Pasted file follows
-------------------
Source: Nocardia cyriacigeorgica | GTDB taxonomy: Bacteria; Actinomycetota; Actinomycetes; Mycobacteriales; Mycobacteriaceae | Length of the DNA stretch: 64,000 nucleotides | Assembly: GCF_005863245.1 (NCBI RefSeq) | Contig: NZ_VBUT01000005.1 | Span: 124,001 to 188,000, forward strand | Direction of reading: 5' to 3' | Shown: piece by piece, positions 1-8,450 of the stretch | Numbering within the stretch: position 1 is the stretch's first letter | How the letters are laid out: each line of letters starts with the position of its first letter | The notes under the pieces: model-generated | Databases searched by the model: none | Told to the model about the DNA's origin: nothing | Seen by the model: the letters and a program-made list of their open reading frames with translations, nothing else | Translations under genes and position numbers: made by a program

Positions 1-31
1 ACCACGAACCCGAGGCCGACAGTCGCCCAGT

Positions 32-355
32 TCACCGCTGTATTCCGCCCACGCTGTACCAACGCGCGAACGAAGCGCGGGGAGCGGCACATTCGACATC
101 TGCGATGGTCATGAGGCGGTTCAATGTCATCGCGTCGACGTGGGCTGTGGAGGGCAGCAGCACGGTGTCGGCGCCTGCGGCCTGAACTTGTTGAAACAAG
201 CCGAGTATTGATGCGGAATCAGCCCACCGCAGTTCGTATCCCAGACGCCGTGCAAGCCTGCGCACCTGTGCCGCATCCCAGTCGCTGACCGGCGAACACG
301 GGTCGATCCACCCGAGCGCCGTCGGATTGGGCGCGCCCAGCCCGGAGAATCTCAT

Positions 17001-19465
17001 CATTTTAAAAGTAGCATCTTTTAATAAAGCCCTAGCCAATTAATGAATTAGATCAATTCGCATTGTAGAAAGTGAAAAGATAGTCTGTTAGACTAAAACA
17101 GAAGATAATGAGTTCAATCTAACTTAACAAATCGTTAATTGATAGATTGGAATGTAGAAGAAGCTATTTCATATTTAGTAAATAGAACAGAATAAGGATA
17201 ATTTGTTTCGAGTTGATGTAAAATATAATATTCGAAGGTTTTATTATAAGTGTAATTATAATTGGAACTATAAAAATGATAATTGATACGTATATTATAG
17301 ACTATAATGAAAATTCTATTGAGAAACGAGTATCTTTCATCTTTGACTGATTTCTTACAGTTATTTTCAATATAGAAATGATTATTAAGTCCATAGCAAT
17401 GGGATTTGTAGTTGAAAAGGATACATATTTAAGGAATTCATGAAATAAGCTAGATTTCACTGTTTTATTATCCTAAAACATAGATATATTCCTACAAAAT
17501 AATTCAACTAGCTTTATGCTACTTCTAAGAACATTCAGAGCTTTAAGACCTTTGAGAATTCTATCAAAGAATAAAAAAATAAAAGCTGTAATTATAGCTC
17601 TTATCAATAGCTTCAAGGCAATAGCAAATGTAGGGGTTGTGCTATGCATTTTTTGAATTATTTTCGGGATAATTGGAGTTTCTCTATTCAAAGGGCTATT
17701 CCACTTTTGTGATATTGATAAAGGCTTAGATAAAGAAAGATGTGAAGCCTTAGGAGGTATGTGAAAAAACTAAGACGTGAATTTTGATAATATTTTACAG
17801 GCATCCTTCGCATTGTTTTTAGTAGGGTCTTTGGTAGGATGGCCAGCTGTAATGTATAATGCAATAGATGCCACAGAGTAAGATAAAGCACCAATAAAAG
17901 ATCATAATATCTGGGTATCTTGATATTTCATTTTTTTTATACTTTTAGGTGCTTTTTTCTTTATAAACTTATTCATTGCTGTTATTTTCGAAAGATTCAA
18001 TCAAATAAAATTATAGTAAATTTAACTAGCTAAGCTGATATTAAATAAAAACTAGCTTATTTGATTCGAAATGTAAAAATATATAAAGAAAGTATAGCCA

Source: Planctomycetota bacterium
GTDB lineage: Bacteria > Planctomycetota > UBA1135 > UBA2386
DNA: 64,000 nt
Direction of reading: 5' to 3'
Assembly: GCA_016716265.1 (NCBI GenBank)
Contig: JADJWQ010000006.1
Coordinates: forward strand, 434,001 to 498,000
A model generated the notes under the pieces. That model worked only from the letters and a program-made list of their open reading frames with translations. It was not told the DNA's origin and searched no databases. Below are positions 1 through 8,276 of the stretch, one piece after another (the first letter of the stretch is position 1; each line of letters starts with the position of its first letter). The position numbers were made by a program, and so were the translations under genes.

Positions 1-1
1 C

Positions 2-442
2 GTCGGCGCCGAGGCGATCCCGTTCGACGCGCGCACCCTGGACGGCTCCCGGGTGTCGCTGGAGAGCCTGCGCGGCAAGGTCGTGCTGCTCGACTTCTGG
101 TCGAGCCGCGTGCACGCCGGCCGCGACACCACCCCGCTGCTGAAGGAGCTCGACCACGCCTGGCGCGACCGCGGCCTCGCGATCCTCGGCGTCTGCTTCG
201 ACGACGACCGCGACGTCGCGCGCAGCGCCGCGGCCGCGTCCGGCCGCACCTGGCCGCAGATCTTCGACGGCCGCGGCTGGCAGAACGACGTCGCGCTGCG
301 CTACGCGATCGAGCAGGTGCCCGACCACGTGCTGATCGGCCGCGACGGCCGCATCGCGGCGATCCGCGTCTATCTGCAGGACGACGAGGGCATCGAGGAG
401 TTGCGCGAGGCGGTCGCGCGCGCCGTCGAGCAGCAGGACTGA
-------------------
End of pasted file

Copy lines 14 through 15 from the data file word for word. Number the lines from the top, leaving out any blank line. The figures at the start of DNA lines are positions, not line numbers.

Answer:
17401 GGGATTTGTAGTTGAAAAGGATACATATTTAAGGAATTCATGAAATAAGCTAGATTTCACTGTTTTATTATCCTAAAACATAGATATATTCCTACAAAAT
17501 AATTCAACTAGCTTTATGCTACTTCTAAGAACATTCAGAGCTTTAAGACCTTTGAGAATTCTATCAAAGAATAAAAAAATAAAAGCTGTAATTATAGCTC